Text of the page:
BANKS v. General Elevator Company, Incorporated, Defendant-Appellant-Respondent.

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Supreme Court, Appellate Division, First Department, New York.

Bertha BANKS, Plaintiff-Respondent, v. ODD JOB TRADING CORP., Defendant-Respondent-Appellant, General Elevator Company, Incorporated, Defendant-Appellant-Respondent.

Decided: November 21, 2002

MAZZARELLI, J.P., SAXE, ELLERIN, LERNER, and MARLOW, JJ. Jeffrey S. Lisabeth, for Plaintiff-Respondent. Vincent F. Terrasi, for Defendant-Respondent-Appellant. Anthony Mattesi & Bruce Young, for Defendant-Appellant-Respondent.

Order, Supreme Court, Bronx County (Barry Salman, J.), entered on or about May 10, 2002, which granted defendant Odd Job Trading Corp.'s motion to the extent of awarding it summary judgment upon its cross claim for indemnification but denied that portion of the motion seeking summary judgment dismissing the complaint as against Odd Job, and denied the cross motion of General Elevator Company, Incorporated for summary judgment dismissing the complaint and all cross claims against it, unanimously modified, on the law, to deny Odd Job's summary judgment motion in its entirety, and otherwise affirmed, without costs.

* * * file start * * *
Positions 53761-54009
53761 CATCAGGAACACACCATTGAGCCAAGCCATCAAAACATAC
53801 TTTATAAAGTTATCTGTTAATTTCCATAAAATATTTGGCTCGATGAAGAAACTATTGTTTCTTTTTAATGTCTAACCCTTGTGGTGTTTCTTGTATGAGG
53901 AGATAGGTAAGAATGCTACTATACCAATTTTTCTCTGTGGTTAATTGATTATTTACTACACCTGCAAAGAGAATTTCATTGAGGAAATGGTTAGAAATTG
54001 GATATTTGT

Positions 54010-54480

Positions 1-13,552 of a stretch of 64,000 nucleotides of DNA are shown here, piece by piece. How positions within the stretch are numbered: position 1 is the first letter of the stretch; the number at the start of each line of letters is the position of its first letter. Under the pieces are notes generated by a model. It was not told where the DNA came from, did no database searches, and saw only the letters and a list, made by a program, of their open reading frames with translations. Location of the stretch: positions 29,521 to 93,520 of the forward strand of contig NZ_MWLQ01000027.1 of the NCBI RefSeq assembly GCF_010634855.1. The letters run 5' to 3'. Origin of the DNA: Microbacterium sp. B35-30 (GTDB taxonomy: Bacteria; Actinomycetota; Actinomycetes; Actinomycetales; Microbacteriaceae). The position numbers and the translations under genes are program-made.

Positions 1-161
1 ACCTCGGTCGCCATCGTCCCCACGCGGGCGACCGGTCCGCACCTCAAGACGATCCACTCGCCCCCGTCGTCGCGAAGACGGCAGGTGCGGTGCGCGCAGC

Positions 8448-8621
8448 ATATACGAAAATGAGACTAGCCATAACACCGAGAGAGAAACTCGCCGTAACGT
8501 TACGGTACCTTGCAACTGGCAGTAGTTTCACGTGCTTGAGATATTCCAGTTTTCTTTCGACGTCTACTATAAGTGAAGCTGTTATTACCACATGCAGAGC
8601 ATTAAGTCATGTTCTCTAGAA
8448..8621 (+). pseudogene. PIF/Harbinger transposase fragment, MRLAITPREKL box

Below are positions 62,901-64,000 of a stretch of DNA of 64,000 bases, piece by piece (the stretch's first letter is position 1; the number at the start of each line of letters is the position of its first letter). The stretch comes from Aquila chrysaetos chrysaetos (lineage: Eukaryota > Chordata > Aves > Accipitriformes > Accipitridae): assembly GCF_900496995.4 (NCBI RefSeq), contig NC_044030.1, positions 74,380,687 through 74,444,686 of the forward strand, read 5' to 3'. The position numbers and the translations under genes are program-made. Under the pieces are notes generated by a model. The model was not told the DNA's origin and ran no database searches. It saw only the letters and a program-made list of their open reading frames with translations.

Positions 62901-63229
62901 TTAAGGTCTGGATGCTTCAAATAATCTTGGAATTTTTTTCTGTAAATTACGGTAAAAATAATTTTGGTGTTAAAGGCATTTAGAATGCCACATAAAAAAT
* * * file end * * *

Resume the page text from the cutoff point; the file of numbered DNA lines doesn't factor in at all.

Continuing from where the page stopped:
The motion court properly held that plaintiff, through her expert's affidavit, raised a triable issue about whether defendants had constructive notice of the deteriorating condition of the escalator, which ultimately led to a complete mechanical failure of its handrail mechanism (see Solowij v. Otis El. Co., 295 A.D.2d 145, 742 N.Y.S.2d 836;  Pantoja v. Lindsay Park Hous., 277 A.D.2d 365, 716 N.Y.S.2d 335).   Plaintiff's expert opined that a complete handrail mechanism failure caused plaintiff to fall, a condition which does not occur spontaneously, and which is always preceded by signs of handrail deterioration, including “multiple instances of handrail slowing and/or stopping” prior to an accident.   These expert assertions constituted a sufficient basis for the motion court to find the existence of triable issues regarding constructive notice of the escalator's deteriorating condition (see Solowij v. Otis El. Co., supra ).   Specifically, plaintiff has raised issues about whether Odd Job was negligent either in 1) failing to ascertain the escalator's deteriorating condition when turning it on and off each day, or in 2) ascertaining that such condition existed, but failing to notify General Elevator Company that repairs were needed.   Accordingly, the motion court should not have granted that portion of Odd Job's summary judgment motion seeking indemnification from General Elevator.